Also, I hate to point it out like this, but The First Doctor did very little in all of this. He was guy who deus ex machinaed some solutions... But that's it! Sigh.... Poor Hartnell... But we'll get to that in a minute...

And there's always an insane amount of farewells in this show. It's almost like everyone has to say goodbye to everyone else...

So everyone is farewelled and all is good. The Time Lords (as a reward) give The Doctor a new crucial TARDIS circuit and "restore his knowledge of dematerialization codes", thereby making this episode the start of The Doctor's breaking away from UNIT and their influence, leaving him to explore the cosmos again.

Oh, and then the final scene ends with a really bizarre bit of wrapping up where Mr. Ollis returns home and his wife complains at him and stuff and then he says "Bring me my supper."

And that's how it ends. Kinda weird.

What about The Doctor...s?: Golly gee, there's a lot to talk about here... Let's go Doctor by Doctor...

Hartnell's Doctor will always be remembered in this for his inability to do anything. It's sad, but it's true. Every time he shows up, though, it is entertaining, and his "Dandy and a Clown" line is one of my favorites in the entire serial. Really, though. He's a glorified Deus Ex Machina, always forced to just be advisor guy who gives ideas... But there's this great reverence the other Doctors give him that is just... amazing. One of my other favorite lines in the entire serial is when Hartnell convinces Troughton to go send the TARDIS into the black hole and Benton asks "Who is that?" and Troughton's Doctor says something along the lines of "I've always had a great respect for his advice" and it's just a great moment of characterization for both Hartnell and Troughton.

Troughton... Well... What can I say about Troughton? He's... amazing. And he excels here. He comes in and has a tremendous amount of energy and power and a spectacular amount of great moments. His performance is him slipping back into the role as if he was just plucked out of the timestream. His energy is unmatched by anyone, and him bouncing off of Pertwee is so... natural. It really just cements him as one of my favorite Doctors I've seen to date, because he's just.... so good.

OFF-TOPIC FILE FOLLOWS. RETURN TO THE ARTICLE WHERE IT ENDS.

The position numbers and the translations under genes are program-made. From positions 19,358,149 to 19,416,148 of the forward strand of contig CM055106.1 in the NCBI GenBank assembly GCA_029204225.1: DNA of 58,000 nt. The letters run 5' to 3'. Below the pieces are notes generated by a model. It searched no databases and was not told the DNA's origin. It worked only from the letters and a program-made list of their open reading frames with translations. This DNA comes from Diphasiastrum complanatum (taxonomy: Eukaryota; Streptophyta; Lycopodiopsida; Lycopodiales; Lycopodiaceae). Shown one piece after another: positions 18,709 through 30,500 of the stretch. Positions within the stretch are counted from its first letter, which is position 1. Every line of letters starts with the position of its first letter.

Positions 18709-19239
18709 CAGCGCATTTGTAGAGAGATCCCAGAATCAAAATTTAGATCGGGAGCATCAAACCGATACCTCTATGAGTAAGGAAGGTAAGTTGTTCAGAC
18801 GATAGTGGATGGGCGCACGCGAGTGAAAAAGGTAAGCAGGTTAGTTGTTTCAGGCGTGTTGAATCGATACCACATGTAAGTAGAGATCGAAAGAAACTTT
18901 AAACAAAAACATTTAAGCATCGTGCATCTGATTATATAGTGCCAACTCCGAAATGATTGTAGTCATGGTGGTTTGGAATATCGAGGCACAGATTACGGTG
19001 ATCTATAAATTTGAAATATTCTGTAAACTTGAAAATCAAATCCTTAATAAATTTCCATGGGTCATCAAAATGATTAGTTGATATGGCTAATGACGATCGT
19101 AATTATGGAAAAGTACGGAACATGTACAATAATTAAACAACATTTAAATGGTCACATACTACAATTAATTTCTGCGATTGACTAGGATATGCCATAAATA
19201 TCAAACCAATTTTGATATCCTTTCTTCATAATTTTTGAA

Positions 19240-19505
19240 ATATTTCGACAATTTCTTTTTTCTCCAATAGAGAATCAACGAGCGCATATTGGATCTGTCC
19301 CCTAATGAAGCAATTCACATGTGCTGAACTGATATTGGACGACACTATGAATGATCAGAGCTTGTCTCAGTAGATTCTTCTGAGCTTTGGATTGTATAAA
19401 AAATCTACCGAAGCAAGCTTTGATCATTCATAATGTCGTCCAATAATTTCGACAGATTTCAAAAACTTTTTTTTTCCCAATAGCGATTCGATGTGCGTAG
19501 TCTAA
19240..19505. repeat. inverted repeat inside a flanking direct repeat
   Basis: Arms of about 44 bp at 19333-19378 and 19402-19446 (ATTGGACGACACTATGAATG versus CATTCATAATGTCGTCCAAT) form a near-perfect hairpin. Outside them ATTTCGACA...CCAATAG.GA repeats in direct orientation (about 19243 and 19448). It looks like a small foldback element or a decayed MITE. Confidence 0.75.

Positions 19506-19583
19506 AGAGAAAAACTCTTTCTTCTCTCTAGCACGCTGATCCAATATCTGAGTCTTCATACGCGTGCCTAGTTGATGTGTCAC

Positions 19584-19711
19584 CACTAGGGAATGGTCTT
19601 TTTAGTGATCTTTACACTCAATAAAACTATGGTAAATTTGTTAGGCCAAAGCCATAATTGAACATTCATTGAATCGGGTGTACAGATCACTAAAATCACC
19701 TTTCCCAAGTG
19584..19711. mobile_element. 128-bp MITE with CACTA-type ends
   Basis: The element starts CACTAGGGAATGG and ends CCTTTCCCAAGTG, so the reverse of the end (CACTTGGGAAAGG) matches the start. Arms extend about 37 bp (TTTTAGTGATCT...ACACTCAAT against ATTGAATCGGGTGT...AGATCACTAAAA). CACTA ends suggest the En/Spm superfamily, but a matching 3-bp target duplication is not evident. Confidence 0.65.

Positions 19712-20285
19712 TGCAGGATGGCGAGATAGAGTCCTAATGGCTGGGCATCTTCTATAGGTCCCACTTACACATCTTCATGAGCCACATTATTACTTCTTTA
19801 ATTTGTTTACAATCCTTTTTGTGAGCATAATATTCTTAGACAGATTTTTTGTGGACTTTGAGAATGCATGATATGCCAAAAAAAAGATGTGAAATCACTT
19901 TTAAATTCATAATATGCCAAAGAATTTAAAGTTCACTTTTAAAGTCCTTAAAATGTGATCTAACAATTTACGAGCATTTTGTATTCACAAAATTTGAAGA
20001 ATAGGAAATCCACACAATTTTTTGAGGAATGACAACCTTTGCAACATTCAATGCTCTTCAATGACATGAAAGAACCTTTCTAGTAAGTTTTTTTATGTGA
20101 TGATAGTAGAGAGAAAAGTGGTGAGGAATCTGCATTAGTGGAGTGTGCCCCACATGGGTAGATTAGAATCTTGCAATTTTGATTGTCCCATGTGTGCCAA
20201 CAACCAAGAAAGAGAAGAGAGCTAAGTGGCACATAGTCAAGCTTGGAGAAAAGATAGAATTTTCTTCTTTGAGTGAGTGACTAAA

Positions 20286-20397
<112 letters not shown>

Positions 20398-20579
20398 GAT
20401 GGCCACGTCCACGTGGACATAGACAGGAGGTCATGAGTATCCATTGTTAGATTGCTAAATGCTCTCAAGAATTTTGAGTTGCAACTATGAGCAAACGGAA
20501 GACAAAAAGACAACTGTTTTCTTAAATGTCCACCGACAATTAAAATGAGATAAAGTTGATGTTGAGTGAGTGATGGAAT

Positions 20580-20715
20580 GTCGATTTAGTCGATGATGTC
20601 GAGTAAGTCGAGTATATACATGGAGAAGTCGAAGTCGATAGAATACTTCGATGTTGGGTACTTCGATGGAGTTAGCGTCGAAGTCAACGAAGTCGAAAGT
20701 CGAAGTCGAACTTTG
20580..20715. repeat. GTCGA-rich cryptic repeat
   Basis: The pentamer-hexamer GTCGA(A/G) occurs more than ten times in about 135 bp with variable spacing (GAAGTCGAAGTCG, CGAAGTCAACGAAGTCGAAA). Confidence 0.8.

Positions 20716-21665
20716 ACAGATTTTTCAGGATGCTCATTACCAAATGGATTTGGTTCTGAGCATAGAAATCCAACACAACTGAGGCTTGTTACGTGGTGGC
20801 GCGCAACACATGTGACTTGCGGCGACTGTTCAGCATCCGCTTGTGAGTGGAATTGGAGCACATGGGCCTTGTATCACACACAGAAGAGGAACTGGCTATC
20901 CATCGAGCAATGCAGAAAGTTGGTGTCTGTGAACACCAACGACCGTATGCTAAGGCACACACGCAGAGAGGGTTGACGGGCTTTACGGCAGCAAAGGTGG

And for Pertwee.... I like Pertwee more here, and he plays off Troughton really well. But you really start to see how they're both playing the same character but completely differently. If anything, it only showed me how much I prefer other Doctors to Pertwee while at the same time making me enjoy and respect his interpretation more. He's really solid as a Doctor, and again I'm left with wanting to see more of him. His take as the stoic scientist is... it's very unique, and one that I still don't think plays out to any of the others, which is good. Makes him memorable. It's just not a take I enjoy as much as some others.

As for them bouncing off of each other? It's so much fun. Like... you expect it, but this blew me away. Watching the Doctor bounce off himself is so fun and fantastic. The banter and the arguing (you can see it in the youtubes) is nonstop and super fun and always glorious. I really loved this serial. It's designed to be a celebration of the Doctor, and it succeeds. A lot.

Next Time!: Tom Baker! Sarah Jane! Daleks! Davros! Skaro! Nazi overtones! Alien slurs! and Claustrophobic Corridors! "The Genesis of the Daleks!" Coming next Tuesday!

1 comment:

  1. An amazingly fun and exciting story! Well written for the most part (some of the science doesn't really make sense, but hey, it's Doctor Who, not Star Trek!) Troughton steals almost every scene he's in, but that's just Troughton. I love that he slipped in the line about redocorating the TARDIS, it's my second favorite line behind "a dandy and a clown." It's such a shame, and makes me really sad, that Hartnell was too sick to participate more. I wish they could have had a least one scene all together, but such is life.